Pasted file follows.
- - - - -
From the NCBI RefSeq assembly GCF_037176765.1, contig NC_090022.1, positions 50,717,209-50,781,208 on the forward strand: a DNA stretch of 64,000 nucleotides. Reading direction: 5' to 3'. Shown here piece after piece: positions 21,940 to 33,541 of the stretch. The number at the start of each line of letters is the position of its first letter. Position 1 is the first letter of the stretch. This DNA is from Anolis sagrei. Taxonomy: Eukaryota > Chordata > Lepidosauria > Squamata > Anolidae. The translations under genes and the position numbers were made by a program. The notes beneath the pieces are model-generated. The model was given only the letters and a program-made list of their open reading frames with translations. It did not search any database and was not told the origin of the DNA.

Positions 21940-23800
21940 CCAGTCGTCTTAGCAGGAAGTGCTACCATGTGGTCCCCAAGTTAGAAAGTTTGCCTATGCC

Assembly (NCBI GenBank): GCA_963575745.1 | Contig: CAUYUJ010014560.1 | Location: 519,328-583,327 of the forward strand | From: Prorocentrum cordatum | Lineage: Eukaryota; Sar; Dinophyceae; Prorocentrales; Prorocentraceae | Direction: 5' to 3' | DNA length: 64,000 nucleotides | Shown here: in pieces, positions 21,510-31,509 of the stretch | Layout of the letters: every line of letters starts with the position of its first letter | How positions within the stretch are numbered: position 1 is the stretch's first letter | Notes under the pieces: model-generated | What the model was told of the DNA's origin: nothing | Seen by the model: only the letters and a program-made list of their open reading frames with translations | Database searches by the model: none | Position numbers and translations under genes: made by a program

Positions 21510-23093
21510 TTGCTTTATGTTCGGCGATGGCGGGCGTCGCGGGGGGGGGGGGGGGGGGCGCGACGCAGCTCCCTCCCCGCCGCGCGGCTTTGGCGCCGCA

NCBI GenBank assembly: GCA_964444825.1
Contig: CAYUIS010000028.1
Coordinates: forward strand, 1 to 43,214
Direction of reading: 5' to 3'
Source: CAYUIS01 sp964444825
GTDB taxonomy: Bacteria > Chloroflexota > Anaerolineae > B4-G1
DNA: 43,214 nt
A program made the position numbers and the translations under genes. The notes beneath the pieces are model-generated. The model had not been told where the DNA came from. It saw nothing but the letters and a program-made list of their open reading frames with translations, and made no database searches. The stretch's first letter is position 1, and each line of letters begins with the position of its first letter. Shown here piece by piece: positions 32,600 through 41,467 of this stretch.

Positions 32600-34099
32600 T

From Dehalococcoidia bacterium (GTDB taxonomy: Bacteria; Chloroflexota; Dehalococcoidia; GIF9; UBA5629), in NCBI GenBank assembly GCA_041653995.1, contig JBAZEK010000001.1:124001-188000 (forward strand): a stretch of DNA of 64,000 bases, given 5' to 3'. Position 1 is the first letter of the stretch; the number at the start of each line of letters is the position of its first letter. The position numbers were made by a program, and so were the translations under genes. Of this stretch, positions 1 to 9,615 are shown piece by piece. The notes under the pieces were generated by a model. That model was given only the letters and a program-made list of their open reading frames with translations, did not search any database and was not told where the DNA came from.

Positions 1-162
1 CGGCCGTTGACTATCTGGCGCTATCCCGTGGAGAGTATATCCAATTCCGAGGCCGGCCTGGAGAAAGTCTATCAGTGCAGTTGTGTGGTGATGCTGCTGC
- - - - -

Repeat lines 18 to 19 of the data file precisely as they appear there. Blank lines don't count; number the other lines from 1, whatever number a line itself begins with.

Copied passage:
Positions 1-162
1 CGGCCGTTGACTATCTGGCGCTATCCCGTGGAGAGTATATCCAATTCCGAGGCCGGCCTGGAGAAAGTCTATCAGTGCAGTTGTGTGGTGATGCTGCTGC